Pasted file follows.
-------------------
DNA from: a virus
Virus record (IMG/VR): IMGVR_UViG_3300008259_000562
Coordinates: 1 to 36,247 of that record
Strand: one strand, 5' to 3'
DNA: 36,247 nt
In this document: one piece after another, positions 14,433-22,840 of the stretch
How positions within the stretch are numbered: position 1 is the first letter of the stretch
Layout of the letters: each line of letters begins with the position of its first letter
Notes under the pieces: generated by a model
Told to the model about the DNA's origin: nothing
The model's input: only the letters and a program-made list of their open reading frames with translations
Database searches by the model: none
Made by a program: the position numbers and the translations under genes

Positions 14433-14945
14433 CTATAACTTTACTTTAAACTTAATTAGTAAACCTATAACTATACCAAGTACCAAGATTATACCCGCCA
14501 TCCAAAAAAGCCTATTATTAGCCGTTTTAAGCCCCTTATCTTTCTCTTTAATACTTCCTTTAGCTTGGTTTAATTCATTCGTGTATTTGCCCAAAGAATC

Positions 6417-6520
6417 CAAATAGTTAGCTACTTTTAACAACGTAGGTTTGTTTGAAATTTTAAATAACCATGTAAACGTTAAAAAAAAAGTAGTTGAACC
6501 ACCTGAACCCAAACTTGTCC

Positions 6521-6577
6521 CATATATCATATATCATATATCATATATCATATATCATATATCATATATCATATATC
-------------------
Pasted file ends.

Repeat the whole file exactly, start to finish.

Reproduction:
DNA from: a virus
Virus record (IMG/VR): IMGVR_UViG_3300008259_000562
Coordinates: 1 to 36,247 of that record
Strand: one strand, 5' to 3'
DNA: 36,247 nt
In this document: one piece after another, positions 14,433-22,840 of the stretch
How positions within the stretch are numbered: position 1 is the first letter of the stretch
Layout of the letters: each line of letters begins with the position of its first letter
Notes under the pieces: generated by a model
Told to the model about the DNA's origin: nothing
The model's input: only the letters and a program-made list of their open reading frames with translations
Database searches by the model: none
Made by a program: the position numbers and the translations under genes

Positions 14433-14945
14433 CTATAACTTTACTTTAAACTTAATTAGTAAACCTATAACTATACCAAGTACCAAGATTATACCCGCCA
14501 TCCAAAAAAGCCTATTATTAGCCGTTTTAAGCCCCTTATCTTTCTCTTTAATACTTCCTTTAGCTTGGTTTAATTCATTCGTGTATTTGCCCAAAGAATC

Positions 6417-6520
6417 CAAATAGTTAGCTACTTTTAACAACGTAGGTTTGTTTGAAATTTTAAATAACCATGTAAACGTTAAAAAAAAAGTAGTTGAACC
6501 ACCTGAACCCAAACTTGTCC

Positions 6521-6577
6521 CATATATCATATATCATATATCATATATCATATATCATATATCATATATCATATATC